In a perfect world, in a perfect story, the moment of 110 percent would have been the perfect lesson. So neat and tidy.
But in reality it took many more years of hating my beautiful body, being bridezilla over my special wedding, and finally being a simply a good enough mother with my three imperfect children, that led me to this moment. Which I still have to re-learn continuously.
I will never be perfect. I can only be good enough.
Having seen the impossibility of perfection, I sought another path, another gauge. One which has become popular in recent years: the 80/20 rule.
This states that we need to focus on the first 80 percent, because the final 20 percent takes 80 percent of the effort. 80 percent is good enough. And it’s usually the last 20 percent that exhausts us and kills our creativity.
This rule requires the “good girl” or “good boy” in us to settle for 80 percent. For the overachiever, it can feel, at first, like going out in your underwear.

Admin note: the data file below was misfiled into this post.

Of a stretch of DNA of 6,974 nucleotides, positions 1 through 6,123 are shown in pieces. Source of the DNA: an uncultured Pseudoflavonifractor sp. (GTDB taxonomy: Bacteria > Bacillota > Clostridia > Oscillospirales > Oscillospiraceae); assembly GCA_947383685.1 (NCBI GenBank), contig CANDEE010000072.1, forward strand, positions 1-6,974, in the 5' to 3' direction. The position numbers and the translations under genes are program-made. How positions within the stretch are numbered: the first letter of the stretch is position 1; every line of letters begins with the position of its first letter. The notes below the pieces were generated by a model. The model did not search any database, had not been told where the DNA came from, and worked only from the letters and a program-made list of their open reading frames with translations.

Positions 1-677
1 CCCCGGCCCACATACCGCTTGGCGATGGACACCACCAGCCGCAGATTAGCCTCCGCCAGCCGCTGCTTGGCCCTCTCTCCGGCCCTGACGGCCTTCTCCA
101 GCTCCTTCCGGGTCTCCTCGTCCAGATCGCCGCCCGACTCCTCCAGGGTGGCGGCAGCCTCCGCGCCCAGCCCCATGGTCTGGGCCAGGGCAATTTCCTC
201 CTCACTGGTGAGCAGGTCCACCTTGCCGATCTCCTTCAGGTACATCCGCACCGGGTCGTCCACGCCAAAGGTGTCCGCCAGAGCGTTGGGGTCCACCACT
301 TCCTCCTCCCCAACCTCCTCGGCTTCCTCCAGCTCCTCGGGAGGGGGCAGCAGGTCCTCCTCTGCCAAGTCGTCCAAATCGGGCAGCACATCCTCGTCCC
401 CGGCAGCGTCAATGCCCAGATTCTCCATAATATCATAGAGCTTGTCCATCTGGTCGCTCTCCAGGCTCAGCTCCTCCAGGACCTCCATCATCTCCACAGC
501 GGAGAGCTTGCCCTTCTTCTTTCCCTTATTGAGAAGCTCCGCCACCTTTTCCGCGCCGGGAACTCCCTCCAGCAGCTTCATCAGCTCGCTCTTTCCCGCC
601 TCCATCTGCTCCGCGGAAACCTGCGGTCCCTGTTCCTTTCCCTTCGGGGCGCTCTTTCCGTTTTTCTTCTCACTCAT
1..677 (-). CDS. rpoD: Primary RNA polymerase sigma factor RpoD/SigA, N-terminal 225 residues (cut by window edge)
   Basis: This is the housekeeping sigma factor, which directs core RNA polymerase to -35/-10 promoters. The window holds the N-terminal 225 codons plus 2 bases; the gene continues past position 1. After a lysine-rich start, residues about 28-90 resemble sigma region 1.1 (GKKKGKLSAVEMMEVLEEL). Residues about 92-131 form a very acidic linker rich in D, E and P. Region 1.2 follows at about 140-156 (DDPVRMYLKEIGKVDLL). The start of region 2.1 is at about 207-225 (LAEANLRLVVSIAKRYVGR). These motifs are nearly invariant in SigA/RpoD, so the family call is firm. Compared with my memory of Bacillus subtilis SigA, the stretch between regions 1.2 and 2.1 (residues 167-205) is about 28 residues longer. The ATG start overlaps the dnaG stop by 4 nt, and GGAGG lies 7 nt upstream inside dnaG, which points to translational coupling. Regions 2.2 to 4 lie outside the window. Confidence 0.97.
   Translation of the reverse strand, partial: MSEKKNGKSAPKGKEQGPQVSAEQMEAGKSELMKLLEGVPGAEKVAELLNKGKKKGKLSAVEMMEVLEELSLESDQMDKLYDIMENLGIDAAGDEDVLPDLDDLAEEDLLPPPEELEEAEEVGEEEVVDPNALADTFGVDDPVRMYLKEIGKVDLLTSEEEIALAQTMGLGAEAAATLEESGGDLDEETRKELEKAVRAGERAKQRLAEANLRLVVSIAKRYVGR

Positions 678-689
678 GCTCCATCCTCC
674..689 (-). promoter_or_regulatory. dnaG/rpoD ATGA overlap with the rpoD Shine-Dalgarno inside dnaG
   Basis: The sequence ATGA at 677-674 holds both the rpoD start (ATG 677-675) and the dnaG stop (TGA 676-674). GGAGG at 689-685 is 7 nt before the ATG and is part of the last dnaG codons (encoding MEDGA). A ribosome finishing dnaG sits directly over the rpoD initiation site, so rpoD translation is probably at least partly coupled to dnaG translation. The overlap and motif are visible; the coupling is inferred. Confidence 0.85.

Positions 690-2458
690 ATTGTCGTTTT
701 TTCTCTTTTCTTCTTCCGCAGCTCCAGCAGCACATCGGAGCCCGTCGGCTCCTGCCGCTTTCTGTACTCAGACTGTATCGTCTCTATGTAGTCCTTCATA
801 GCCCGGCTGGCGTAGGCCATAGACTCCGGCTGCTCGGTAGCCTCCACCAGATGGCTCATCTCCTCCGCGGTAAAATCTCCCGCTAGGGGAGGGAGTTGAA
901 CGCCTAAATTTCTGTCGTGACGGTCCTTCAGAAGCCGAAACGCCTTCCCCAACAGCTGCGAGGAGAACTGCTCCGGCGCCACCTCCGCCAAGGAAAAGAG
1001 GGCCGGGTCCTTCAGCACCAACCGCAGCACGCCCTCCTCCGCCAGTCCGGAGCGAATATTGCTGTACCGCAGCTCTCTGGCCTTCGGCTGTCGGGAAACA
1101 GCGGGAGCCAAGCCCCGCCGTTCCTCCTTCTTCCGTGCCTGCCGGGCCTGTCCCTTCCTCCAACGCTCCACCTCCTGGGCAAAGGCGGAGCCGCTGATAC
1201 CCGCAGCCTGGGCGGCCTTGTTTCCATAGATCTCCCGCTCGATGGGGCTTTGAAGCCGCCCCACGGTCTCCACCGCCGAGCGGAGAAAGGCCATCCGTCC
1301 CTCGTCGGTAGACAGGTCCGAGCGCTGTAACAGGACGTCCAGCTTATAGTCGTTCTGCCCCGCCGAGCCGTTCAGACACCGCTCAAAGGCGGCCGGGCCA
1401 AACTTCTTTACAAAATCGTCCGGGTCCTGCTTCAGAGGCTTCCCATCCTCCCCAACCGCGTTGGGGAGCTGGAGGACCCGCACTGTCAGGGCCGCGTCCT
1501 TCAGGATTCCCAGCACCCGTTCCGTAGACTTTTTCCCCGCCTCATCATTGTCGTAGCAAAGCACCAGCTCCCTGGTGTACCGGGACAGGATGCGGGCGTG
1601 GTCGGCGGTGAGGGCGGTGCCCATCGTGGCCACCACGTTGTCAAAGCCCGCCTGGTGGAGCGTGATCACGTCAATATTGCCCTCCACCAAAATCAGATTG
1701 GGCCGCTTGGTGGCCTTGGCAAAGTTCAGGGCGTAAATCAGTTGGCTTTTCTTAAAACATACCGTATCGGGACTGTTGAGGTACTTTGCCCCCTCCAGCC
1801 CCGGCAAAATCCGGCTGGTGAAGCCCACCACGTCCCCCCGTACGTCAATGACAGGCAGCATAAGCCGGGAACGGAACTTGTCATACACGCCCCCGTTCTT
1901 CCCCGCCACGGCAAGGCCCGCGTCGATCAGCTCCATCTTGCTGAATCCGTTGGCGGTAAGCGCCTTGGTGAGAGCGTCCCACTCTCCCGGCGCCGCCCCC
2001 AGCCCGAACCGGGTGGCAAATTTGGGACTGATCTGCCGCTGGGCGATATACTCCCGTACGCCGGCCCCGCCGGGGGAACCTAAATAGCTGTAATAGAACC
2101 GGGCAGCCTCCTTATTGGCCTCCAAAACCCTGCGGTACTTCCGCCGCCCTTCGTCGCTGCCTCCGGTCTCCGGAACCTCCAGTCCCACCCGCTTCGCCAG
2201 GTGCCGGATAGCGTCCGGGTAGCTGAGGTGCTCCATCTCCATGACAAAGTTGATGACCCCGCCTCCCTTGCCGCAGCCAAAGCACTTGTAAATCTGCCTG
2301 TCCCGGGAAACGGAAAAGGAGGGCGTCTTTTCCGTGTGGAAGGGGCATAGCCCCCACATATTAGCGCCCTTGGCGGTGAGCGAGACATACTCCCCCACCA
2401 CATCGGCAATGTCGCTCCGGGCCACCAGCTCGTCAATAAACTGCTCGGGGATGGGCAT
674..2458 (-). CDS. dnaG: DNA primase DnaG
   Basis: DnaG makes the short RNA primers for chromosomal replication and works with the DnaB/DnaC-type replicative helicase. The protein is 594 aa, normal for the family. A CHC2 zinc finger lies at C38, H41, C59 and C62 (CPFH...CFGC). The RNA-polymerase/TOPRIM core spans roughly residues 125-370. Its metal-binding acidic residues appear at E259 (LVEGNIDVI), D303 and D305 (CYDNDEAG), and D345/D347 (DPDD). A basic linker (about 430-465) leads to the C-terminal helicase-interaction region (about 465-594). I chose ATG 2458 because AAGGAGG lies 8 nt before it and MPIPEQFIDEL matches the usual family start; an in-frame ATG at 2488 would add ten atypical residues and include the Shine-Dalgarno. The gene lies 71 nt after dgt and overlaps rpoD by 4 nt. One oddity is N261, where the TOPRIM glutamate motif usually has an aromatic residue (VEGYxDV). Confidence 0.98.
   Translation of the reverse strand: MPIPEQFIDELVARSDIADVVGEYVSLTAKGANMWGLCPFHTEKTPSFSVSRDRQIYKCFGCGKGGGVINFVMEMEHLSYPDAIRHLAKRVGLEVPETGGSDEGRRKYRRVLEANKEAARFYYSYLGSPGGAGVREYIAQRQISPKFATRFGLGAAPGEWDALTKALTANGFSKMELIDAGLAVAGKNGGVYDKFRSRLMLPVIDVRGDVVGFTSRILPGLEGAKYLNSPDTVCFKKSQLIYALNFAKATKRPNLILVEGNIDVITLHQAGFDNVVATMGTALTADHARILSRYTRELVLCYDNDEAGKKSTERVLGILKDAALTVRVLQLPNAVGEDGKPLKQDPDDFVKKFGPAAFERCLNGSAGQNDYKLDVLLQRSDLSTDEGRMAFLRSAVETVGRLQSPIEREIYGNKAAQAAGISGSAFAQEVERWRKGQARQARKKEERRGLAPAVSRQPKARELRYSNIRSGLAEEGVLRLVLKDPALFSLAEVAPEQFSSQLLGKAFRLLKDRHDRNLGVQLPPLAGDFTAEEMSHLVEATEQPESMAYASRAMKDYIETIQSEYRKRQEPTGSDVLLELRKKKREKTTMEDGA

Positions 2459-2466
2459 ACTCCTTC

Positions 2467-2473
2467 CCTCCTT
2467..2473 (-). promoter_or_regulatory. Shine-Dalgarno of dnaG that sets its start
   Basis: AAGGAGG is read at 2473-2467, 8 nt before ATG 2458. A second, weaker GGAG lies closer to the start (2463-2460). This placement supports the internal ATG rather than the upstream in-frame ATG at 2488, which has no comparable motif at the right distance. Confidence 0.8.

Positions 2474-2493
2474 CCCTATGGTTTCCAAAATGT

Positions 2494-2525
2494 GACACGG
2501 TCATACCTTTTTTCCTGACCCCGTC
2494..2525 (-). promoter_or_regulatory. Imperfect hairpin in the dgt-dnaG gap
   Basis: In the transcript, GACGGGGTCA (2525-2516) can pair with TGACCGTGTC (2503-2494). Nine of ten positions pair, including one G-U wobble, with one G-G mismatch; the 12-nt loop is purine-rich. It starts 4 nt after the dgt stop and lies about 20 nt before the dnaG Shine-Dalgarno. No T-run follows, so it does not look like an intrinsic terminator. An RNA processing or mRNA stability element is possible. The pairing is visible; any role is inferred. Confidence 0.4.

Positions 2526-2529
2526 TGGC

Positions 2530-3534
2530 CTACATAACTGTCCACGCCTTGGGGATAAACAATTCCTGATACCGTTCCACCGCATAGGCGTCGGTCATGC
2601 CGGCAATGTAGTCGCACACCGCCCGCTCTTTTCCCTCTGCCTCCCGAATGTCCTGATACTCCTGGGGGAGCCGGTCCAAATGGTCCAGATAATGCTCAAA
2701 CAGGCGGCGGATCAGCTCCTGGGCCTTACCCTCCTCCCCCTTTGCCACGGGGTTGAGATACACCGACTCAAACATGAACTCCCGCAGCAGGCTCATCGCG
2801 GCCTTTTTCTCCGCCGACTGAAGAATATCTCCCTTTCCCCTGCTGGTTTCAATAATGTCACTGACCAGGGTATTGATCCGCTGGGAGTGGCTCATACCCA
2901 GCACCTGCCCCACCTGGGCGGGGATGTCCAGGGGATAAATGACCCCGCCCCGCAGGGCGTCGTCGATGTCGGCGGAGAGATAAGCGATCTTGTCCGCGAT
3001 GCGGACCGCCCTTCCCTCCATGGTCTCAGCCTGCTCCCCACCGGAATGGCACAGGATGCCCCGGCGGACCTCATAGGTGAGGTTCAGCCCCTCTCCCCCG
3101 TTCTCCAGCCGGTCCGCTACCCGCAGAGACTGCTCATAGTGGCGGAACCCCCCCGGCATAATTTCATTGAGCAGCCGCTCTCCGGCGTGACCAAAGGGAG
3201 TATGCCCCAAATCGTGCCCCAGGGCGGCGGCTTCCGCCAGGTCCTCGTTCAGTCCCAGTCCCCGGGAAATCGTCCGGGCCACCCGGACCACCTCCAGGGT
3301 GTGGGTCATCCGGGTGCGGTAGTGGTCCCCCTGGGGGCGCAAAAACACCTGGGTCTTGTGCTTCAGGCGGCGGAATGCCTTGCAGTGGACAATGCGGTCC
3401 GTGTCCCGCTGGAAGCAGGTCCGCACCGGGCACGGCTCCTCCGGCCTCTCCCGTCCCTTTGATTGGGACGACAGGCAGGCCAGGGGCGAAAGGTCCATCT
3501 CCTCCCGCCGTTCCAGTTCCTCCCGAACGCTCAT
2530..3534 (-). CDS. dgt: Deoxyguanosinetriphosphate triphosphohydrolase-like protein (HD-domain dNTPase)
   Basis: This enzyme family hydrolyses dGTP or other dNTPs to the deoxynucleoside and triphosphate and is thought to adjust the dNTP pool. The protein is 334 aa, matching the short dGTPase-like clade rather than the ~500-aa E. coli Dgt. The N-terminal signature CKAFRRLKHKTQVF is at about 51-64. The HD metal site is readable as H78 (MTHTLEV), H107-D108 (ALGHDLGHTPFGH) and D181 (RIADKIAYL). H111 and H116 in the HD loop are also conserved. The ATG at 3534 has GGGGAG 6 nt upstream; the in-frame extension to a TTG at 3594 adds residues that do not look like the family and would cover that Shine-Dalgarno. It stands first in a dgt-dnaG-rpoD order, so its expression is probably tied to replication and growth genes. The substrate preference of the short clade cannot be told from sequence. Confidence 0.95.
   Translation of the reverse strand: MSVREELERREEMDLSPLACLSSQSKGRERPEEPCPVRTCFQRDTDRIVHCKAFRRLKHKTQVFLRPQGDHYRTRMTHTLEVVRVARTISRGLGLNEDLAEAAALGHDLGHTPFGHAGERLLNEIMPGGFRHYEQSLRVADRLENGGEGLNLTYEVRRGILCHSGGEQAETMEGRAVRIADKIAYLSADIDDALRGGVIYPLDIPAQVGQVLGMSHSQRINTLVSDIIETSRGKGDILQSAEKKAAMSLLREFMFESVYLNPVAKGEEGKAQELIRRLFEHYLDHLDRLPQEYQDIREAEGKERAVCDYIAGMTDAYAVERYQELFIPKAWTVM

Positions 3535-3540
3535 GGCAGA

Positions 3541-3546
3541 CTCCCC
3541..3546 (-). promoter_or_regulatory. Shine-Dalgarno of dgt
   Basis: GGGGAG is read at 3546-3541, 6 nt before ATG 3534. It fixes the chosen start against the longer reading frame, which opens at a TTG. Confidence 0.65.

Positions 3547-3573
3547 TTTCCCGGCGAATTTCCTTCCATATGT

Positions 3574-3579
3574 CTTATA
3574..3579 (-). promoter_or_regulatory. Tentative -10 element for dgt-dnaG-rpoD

But soon you notice more joy in your work, more freedom to experiment, take risks, make mistakes. And most of all you notice that you are getting more of you—your work, your love, your voice, out into the world, rather than withholding it for fear it is not good enough.
Jason McLennan in his wonderful book Zugunruhe talks about the theory of 3/4 baked which he adheres to:
“When I talk about ideas or tasks being 3/4 baked, I mean that they have reached a special moment in time or development where the idea has significant shape … that it can be offered up, in its stage of near completion.”
He continues by explaining that when we release our work at this stage, it means that others can help us to hone and polish our creations, which makes the end result far more powerful than the work of one mind can ever be.